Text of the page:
Wednesday, October 28, 2015


I just finished reading a crime fiction book that made me want to write something really good. The language was rich, the story solid and a little scary, and the characters deeply human. But what really grabbed me was that the book had depth and soul. It had at heart a sense of morality.

I was thinking about what inspires me not just to write, but to write a better book, like that one, to reach inside to what I really think is important and mix it into a story in such a way that makes me proud of what I’ve written.

For years all I wanted was to tell a story good enough to get published. Now I realize that I was not being true to myself and certainly not working to my highest aspirations. There’s a huge gulf between “good enough” and “good.” More and more I think about how to bridge that gulf.

I’ve read and enjoyed plenty of books that were good enough.  I don’t require that every book I read be the best example of art and craft in its category. So what is it that gets into me and makes me want to go beyond what I think of as simple entertainment and to write an inspired book?

I don’t think it’s the desire to be famous, or rich. There are plenty of rich and famous authors whose books I don’t admire at all. And some little known authors whose work I have tremendous respect for. Also, I don’t always feel the drive to step it up. Sometimes just writing a good, solid book is fine.

Does the drive come from competition? I doubt that as well. For some reason anytime I read Truman Capote, I feel the inspiration to do better. But imagining that I could compete with him would be plain foolish.

I think in some way it has to do with the reason we write to begin with—the desire to connect. I want to write stories that make people recognize their world in my prose—to recognize themselves and people they know, and to recognize the dilemmas we all face , whether we do it with courage or cowardice. I want readers to feel that the time they spend reading my books is not throwaway time, but hours well spent. I want them to remember little bits of things and recognize the human condition common to all of us.

John Gardiner wrote an entire book, On Moral Fiction, in which he addressed some of what I’m talking about. I fear that he would have sneered at my desire to write “moral” crime fiction.  His was a more high-fallutin’ world. But when I read the work of some of the best crime writers I know that the best writing transcends genre—and inspires me to do the same.

Wednesday, October 21, 2015

Taking a Break

Everyone needs a break now and then, and this week I am in Tahoe with my sister and a friend. It's a quiet time of year here in this resort area. Too cold for summer sports and as yet there is no snow. So instead of sitting in traffic due to treacherous weather conditions, or because the summer crowd has packed in, we had little traffic to contend with. As you can see, the leaves are turning yellow and orange.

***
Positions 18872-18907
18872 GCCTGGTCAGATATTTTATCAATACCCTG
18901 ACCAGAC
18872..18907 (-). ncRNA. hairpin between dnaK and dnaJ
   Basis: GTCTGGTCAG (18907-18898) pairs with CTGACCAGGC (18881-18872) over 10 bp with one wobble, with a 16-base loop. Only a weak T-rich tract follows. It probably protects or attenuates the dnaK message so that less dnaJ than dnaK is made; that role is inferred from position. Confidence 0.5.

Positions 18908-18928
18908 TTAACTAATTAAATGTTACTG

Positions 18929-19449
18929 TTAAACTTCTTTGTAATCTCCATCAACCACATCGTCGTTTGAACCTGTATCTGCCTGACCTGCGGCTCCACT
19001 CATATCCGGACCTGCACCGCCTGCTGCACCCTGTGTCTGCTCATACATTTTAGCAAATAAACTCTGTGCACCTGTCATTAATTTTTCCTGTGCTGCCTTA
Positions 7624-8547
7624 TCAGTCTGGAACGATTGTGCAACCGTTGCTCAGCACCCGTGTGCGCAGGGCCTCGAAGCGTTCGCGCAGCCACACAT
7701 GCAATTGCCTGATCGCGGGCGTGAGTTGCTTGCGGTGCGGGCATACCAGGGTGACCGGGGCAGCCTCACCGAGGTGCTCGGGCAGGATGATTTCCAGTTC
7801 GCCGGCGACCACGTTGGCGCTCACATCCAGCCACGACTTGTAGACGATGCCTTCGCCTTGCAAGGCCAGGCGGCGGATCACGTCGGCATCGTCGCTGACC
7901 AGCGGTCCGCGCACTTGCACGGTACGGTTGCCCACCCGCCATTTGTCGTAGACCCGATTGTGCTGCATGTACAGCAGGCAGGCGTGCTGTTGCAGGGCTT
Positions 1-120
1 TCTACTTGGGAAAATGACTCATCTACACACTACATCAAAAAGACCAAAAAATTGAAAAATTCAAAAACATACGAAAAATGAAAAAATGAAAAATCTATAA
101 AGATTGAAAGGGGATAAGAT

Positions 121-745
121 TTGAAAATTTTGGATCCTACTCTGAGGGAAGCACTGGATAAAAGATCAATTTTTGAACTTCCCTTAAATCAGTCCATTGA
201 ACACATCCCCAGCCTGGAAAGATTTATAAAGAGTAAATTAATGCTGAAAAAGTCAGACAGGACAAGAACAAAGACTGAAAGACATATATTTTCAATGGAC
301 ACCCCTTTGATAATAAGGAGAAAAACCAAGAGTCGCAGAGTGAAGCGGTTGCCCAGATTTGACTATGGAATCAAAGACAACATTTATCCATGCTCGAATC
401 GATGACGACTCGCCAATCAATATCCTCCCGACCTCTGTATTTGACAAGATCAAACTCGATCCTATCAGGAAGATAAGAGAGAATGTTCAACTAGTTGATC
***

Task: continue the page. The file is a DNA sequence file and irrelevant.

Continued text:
Today it was windy and cloudy at the lake

But I enjoyed myself enormously and feel like it was worth the trip.

But folks, even if I am in Tahoe relaxing, enjoying the scenery, napping, drinking a little wine, and going for walks.....I edited twenty-five pages today.

Tomorrow is another day, and now we are going out for pizza! I'll be back on the job next week.

Wednesday, October 14, 2015

I'm Buzzing

Last night I asked my book club if they had ever read Tim Hallinan’s books. Some of them are not mystery readers, but I told them that Tim’s books are up there with some of the great “literary” genre writers—John LeCarre, Dennis Lehane, and Alice Sebold, to name a few. These are writers who fully embrace the mystery genre, but who add a philosophical and lyrical depth that many writers of genre fiction don’t strive for. A few of the women wrote down his name. That’s the sort of thing that creates buzz.

I hardly ever get off an airplane or leave a social event without having recommended books to people. If someone asks me what I write, I tell them and try to be aware if their eyes glaze over. If that happens, I ask what they like to read, and take the opportunity to tell them about books they may like. If someone likes cozies I’ll tell them about Rhys Bowen or Tracy Weber or Leslie Budewicz. Thrillers? I recommend Gayle Lynds or Marc Cameron, or Mark Greanley—I was just on a panel with them at Bouchercon and thoroughly enjoyed each of their books.

Do you like thrillers with a touch of sci-fi? Patrick Lee—what an imagination the guy has! Or there is always The Martian. I’m amazed that there are still people who never heard of it.

And I’m always keen to slip in a word for my fellow-writers at Seventh Street Books. Lori Rader-Day writes a solid mystery in the great tradition of whodunits—and has a fresh new Anthony award to prove it. James Ziskin writes a “historical” series (who knew the 1960s were historical?) from the viewpoint of a young female reporter—and has an Anthony nomination as well. Allen Eskens is a multiple award winner. I loved his first book and can’t wait to read his second.